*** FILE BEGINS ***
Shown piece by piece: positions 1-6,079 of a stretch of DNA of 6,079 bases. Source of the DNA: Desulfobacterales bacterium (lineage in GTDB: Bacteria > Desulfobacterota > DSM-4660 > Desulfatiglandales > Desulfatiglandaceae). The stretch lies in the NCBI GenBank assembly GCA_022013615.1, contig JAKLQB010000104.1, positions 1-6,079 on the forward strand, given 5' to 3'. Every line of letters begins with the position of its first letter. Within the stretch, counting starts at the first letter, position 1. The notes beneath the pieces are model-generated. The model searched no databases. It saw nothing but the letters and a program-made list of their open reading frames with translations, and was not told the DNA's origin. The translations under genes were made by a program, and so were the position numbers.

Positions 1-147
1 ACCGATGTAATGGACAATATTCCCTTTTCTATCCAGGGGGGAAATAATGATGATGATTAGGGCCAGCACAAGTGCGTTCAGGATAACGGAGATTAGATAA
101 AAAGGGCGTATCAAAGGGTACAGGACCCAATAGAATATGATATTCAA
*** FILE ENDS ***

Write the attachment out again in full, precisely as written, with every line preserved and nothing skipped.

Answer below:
Shown piece by piece: positions 1-6,079 of a stretch of DNA of 6,079 bases. Source of the DNA: Desulfobacterales bacterium (lineage in GTDB: Bacteria > Desulfobacterota > DSM-4660 > Desulfatiglandales > Desulfatiglandaceae). The stretch lies in the NCBI GenBank assembly GCA_022013615.1, contig JAKLQB010000104.1, positions 1-6,079 on the forward strand, given 5' to 3'. Every line of letters begins with the position of its first letter. Within the stretch, counting starts at the first letter, position 1. The notes beneath the pieces are model-generated. The model searched no databases. It saw nothing but the letters and a program-made list of their open reading frames with translations, and was not told the DNA's origin. The translations under genes were made by a program, and so were the position numbers.

Positions 1-147
1 ACCGATGTAATGGACAATATTCCCTTTTCTATCCAGGGGGGAAATAATGATGATGATTAGGGCCAGCACAAGTGCGTTCAGGATAACGGAGATTAGATAA
101 AAAGGGCGTATCAAAGGGTACAGGACCCAATAGAATATGATATTCAA